A speech Justin Trudeau gave in Vancouver last week was one of the most unusual ever from an elected official. Barack Obama's 2008 speech on racism during his first campaign was also rare, and morally far loftier, but not nearly as quirky. This stands alone for quirk.
Trudeau told University of British Columbia students that he was supporting Stephen Harper's hastily improvised, utterly unnecessary, reckless anti-terror bill because "I do not want this government making political hay out of an issue … as important as security." He freely acknowledged that "This conversation might be different if we weren't months from an election campaign," in which case he'd presumably oppose the bill for the wretched blight it is. But "we know that, tactically, this government would be perfectly happy if the opposition completely voted against this bill because it fits into their fear narrative."
So there it is. He's letting voters in on his grotty tactics, not his high-minded principles. It's precisely what politicians never do.
They leave that to analysts, columnists or panelists on Evan Solomon's show. Trudeau is leaving them all high and dry. What are they going to exult in now, instead of their normal jaded reveals of the cynical calculations behind party declamations? When politicians analyze their own tactics, what remains for commentators? It would be like artists explaining what they're "really trying to say," instead of leaving that to critics. You could feel some befuddlement in the way that, for instance, Tom Walkom wrote that the speech "contradicts everything Trudeau claims to stand for… Even weirder is the fact that the Liberals admit the bill they plan to support is fundamentally flawed."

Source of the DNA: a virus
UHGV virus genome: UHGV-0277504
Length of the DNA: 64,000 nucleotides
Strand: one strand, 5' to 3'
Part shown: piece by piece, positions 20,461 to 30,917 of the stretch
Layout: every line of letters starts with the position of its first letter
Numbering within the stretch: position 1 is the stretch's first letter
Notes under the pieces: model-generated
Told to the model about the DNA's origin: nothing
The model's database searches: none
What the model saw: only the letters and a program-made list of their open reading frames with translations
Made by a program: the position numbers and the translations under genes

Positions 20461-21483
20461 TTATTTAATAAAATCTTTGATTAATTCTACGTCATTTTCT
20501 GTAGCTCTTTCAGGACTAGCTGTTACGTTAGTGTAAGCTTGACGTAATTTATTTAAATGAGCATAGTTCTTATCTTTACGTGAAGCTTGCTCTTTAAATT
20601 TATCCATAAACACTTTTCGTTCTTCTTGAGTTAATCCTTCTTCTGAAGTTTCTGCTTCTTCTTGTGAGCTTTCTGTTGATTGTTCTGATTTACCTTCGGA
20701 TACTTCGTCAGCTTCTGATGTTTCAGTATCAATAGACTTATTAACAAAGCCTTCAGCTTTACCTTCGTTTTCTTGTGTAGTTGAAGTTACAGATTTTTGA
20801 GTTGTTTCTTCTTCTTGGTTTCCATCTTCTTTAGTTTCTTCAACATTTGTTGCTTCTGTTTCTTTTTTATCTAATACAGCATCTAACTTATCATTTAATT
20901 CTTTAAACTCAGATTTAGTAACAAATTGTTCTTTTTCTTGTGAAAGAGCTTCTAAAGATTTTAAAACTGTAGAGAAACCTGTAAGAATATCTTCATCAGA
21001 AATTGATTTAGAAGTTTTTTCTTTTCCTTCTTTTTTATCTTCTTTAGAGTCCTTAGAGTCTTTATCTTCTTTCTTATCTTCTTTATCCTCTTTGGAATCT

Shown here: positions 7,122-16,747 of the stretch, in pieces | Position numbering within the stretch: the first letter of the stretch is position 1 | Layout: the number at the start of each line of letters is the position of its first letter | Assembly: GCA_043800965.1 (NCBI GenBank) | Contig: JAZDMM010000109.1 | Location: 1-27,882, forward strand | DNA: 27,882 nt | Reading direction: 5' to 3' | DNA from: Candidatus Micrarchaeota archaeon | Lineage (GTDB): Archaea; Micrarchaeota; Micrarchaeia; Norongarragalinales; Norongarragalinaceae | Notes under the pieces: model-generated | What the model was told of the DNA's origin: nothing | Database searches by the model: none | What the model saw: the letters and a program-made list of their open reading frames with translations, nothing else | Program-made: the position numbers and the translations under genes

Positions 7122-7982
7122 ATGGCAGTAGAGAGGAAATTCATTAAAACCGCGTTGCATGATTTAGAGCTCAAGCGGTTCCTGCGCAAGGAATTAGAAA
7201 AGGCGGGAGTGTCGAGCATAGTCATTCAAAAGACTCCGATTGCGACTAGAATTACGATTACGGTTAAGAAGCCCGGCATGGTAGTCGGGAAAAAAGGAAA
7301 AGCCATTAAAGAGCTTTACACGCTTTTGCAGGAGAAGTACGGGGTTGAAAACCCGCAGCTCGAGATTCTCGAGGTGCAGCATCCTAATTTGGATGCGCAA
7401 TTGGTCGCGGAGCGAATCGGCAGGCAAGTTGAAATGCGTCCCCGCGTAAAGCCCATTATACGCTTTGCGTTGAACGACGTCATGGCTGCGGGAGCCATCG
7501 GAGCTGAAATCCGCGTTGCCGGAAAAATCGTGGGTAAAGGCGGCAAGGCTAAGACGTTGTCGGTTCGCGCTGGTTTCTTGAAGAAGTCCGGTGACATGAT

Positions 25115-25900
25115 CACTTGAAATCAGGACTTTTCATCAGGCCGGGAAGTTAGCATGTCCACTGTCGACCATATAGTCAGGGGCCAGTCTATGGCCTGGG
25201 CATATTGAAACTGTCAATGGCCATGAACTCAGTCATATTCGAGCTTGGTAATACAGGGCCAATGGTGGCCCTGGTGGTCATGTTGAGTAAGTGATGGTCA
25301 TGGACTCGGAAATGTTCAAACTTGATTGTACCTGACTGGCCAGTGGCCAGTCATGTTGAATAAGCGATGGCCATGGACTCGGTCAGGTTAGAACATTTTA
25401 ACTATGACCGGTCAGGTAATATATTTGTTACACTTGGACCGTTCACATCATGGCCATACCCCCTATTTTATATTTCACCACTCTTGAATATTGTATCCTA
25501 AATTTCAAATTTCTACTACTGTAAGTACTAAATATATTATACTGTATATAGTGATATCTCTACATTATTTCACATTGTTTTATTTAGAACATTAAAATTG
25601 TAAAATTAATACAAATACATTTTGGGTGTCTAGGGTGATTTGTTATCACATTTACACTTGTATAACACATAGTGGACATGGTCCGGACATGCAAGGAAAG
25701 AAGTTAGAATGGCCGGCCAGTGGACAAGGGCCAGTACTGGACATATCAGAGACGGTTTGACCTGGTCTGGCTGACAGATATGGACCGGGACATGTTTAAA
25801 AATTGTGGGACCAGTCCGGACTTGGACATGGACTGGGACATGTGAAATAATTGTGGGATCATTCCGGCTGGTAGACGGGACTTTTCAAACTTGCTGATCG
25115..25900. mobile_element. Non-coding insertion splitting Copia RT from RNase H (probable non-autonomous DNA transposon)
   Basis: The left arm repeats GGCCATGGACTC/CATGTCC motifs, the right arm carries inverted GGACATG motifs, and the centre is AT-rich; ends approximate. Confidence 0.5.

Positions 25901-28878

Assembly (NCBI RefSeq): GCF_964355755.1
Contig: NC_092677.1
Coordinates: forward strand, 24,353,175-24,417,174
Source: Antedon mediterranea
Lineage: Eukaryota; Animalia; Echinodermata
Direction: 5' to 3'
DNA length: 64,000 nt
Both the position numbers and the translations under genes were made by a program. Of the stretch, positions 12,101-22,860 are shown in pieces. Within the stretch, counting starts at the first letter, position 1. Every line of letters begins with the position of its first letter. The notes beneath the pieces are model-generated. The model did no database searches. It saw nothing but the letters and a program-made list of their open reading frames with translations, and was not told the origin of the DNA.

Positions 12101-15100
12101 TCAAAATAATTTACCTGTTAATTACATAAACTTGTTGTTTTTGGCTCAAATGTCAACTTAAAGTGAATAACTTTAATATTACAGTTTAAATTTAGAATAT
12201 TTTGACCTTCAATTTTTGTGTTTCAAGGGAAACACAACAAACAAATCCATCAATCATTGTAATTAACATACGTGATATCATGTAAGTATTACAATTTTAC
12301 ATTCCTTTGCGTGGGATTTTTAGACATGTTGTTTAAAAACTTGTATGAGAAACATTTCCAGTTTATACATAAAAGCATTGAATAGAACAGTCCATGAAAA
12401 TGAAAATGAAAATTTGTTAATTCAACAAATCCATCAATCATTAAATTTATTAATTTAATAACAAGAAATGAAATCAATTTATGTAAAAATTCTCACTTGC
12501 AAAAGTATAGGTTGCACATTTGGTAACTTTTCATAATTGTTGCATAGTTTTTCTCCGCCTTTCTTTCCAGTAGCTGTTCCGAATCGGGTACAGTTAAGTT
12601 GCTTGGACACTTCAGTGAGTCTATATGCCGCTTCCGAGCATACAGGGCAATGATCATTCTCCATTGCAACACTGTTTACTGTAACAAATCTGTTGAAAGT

Trudeau's certainly right about Harper's own tactical aims. Recently the PM said, "I know that the opposition thinks it is a terrible thing that we are standing up to the jihadists … they think it is a terrible thing that some of these jihadists got killed when they fired on the Canadian military" -- though Harper would never admit it's all merely election bait.
Should Trudeau just take it? Hand Harper a club to beat him with during the campaign? What's his alternative? In an earlier try, he said he'd support the bill but amend it if he won power. But that's still spin. In Vancouver he went all the way to honesty.
What's odd is it lets him have it both ways: to say my real principles hate this bill but for tactical reasons, I'll back it. How does Harper answer that -- by dissecting it? It's too complicated, so he basically ignores it. What about voters? They're used to politicians claiming deep convictions. They know it all gets superseded by strategy but they'd rather not think so; they yearn for principle somewhere in the political morass. So will they too brush it aside?
What I find appealing, is how it relativizes the place of elections in politics. Elections aren't the sum of politics and can't ever be, because they're always calculated exercises at a given point. You do the best you can with the choices available right then. If you want something absoluter, you'd better expand definitions and get active before and outside the voting system.
I also like the way it treats voters as adults by admitting what everyone knows is happening. How can we tell when Trudeau is talking true principles versus mere tactics? Maybe there should be a code word: it's tactics when he says, The game's afoot.
What would happen if Vancouver-talk became the new mode of political discourse? Harper: We don't really need this bill but with us stuck in the polls and the economy no longer a strength, you don't really expect me not to jump on the shootings as a way to scare hell out of voters, do you? Mulcair: How can I attack this squirt, Trudeau, while claiming my main target is still Harper? Damn, I miss Ignatieff.
But that's not very likely, it's too meta. You get the sense that Trudeau and his buds occasionally brainstorm about how far they can push things next, mostly for the hell of it. Everyone felt better this week when Justin attacked Stephen for divisiveness and all the players assumed their assigned positions. We were back in the ballpark.
This column was first published in the Toronto Star.
Photo: Dave Cournoyer/flickr